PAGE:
*It is perhaps considered something of a universal law that there is, and must be, a single entity we call the ‘self’. We prize this individuality, adorn it in such a way to try and make it even more unique and separate from all other acting agents within the world.
So what happens then, when we meet ourselves out in the world? What happens when we are greeted by our doppelganger? What happens when this sense of individuality is threatened? We’re about to see what may happen when a brain under the influence of a psychotic delusion finally cracks.
The Case of Mr X and his doppelganger
The case study (Barberi et al, 2022) begins one week before the homicide occurs. When an individual — Mr X starts to exhibit personality changes.
According to the reports given by the family, Mr X had begun to appear more introverted and isolated than was usual, although he had broken up with his girlfriend 8 months before so it was easy to assume that this was the cause of the abrupt changes.
These behaviours soon evolved into something a little stranger, when Mr X began to experience what might be called persecutory delusions.
The nature of the delusions were extremely odd. X began to vociferously rant about supposed conspiracies involving Nazis and this was soon followed by bizarre paranoid behaviour in which X turned out the lights and began whispering as if under the grip of some grotesque terror. His mother heard him whispering to her about the neighbours and that he was afraid that they were spying on them.
A GP was consulted in then wake of these peculiar symptoms. X was diagnosed with a depressive disorder and was prescribed medications to help ameliorate these symptoms. However, after extensive investigations it was determined that X needed a psychiatric assessment.
And now we turn to the words of X a day before the murder, as you read these words try and place yourself within the same mindset and see if you can trace out the general landscape of X’s thinking:
“I thought I was dead, and in a suspended, timeless condition, I had heard talk about particles on television and I am made of particles so I understood that they were hunting me and wanted to carry my spirit to Hell”.
What does this tell you about X’s state of mind at the time?
On the actual day of the murder, X reports on how the events culminated in the death of Mr Y:
“I felt anguished and my parents advised me to go to the gym, where I saw Y, who told me “I met your sister”, that wouldn’t have been a problem but at lunch I remembered that my sister had complained of belly pain and I understood that he had raped her. I had to strike him, it was a trial of strength”.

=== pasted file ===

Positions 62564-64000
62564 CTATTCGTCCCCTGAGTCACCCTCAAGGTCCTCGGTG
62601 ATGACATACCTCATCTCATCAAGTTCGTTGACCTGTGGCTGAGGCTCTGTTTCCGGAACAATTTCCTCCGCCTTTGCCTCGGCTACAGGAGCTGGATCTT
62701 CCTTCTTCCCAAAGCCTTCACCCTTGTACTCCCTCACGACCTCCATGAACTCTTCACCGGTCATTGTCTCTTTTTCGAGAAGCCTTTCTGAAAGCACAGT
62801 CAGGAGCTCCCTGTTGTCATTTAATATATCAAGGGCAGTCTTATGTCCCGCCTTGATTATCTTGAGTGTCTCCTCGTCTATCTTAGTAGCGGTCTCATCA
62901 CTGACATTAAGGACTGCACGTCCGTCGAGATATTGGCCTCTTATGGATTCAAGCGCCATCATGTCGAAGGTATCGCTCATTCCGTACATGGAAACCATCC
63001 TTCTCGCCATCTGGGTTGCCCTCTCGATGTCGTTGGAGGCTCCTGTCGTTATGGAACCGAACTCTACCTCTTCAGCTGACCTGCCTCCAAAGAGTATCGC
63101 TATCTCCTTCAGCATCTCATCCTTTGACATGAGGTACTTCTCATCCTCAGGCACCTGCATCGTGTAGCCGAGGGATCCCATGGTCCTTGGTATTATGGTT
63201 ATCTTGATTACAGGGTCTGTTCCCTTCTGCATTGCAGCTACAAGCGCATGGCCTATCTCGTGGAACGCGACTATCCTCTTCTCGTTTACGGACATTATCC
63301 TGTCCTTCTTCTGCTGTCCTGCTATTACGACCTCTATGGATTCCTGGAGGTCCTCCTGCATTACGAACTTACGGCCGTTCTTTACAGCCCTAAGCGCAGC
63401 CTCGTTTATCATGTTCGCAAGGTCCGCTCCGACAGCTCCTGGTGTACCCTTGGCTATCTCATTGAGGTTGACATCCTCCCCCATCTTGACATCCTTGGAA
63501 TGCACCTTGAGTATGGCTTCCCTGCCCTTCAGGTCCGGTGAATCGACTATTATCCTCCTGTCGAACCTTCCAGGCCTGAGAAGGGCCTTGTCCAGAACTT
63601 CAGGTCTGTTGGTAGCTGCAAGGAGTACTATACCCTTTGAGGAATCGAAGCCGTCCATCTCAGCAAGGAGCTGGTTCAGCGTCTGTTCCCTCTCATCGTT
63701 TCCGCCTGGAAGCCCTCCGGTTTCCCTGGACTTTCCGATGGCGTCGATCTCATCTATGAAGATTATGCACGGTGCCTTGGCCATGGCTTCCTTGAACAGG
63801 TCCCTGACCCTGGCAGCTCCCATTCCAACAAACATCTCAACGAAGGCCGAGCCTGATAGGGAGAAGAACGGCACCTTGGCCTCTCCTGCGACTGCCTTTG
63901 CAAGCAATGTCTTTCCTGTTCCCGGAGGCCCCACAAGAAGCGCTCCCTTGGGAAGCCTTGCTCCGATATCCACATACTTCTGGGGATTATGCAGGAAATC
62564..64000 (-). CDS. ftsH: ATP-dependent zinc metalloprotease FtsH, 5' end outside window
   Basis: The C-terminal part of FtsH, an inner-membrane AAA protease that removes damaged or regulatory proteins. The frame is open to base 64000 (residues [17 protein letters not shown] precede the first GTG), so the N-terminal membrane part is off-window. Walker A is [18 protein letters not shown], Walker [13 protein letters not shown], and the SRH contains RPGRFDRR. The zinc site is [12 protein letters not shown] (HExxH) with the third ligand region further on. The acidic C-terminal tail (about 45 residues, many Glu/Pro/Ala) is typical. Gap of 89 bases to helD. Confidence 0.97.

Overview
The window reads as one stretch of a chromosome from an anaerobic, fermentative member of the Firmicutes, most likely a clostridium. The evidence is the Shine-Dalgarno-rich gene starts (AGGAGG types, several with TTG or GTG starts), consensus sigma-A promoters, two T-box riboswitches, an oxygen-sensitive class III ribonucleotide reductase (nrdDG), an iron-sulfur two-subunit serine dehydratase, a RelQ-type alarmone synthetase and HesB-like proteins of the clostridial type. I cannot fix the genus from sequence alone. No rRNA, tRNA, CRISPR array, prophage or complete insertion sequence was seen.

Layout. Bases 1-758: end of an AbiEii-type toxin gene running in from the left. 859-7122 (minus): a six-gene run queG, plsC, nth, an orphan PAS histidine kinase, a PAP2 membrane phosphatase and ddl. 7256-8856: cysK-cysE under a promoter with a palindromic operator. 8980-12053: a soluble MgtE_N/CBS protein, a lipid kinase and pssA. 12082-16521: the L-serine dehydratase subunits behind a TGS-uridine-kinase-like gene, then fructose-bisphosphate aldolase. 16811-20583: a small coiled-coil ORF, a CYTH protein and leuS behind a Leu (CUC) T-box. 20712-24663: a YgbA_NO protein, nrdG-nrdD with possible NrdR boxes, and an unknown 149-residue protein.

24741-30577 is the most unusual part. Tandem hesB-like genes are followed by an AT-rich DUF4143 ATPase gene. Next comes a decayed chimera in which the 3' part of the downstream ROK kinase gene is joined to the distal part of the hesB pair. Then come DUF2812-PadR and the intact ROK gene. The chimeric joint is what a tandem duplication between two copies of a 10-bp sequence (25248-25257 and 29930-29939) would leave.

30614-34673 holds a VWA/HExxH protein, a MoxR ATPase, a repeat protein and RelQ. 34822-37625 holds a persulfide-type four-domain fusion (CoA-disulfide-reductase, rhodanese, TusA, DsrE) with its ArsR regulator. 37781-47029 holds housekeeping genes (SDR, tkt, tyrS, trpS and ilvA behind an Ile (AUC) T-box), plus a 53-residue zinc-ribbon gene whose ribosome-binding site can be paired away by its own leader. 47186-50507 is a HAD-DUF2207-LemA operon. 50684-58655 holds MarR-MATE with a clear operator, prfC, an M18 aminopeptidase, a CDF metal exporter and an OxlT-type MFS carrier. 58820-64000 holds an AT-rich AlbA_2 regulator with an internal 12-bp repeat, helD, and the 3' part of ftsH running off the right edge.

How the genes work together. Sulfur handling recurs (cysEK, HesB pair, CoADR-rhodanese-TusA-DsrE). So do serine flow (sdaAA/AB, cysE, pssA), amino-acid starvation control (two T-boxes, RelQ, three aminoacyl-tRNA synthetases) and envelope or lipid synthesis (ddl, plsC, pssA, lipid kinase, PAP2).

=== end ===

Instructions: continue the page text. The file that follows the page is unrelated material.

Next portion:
The tragedy was that the crime took place 24 hours before X was due to meet with the psychiatrist. Upon meeting Mr Y, X stabbed him with a blade, more specifically a diving blade 25cm long.
When the police entered the gym, they found X seated amongst the barbells appearing detached and he still held the bloody knife within his hands.
While in prison, X was given various assessments. Overall X continued to exhibit distanced behaviour with the addition of fragmentary and partial amnesia. The authors of the study continue that when X saw his ‘double’ a clear psychotic association was created along with the bizarre idea that his double had caused his sister to become pregnant.
The nature of the delusions seemed to take on elements of Capgras’ delusion as well as the doppelganger delusion. Doppelgangers are usually the products of hallucinatory events.
Given the elements of X’s pre-murder behaviour, the researchers observe that these symptoms make up a disturbing pre-psychotic syndrome.
The authors of the paper note that there is a link between the perceived threat that the doppelganger poses, and the level of violence on the part of the individual who experiences the delusion. What is happening is that a general environment of paranoia, persecutory delusions and fear lead to an atmosphere where the fundamental sense of self is vulnerable to doubt.
This is a fascinating case in which an individual’s very sense of self is damaged and fractured. The unique elements of neuropsychological events conspired to create an atmosphere where X’s paranoia and fear create an other ‘self’ where one can direct the violence and fear X was feeling.
I would like to end by asking the reader some questions for reflection:
1. To what extent do you think X should be punished for the crime?
2. If the psychosis was the result of recreational drug use, would that change your the answer to question 1?
3. If the psychosis was due to a side effect of medical pharmacology, would that change your answer to question 1?
4. What can this case teach us about neuropsychology and the law?
Cristiano Barbieri, Gabriele Rocca, Caterina Bosco, Lucia Tattoli, IgnazioGrattagliano & Giancarlo Di Vella (2022): The Doppelgänger phenomenon and death: a peculiar case of homicide by a subject with first-episode psychosis, Forensic Sciences Research, DOI: 10.1080/20961790.2022.2055827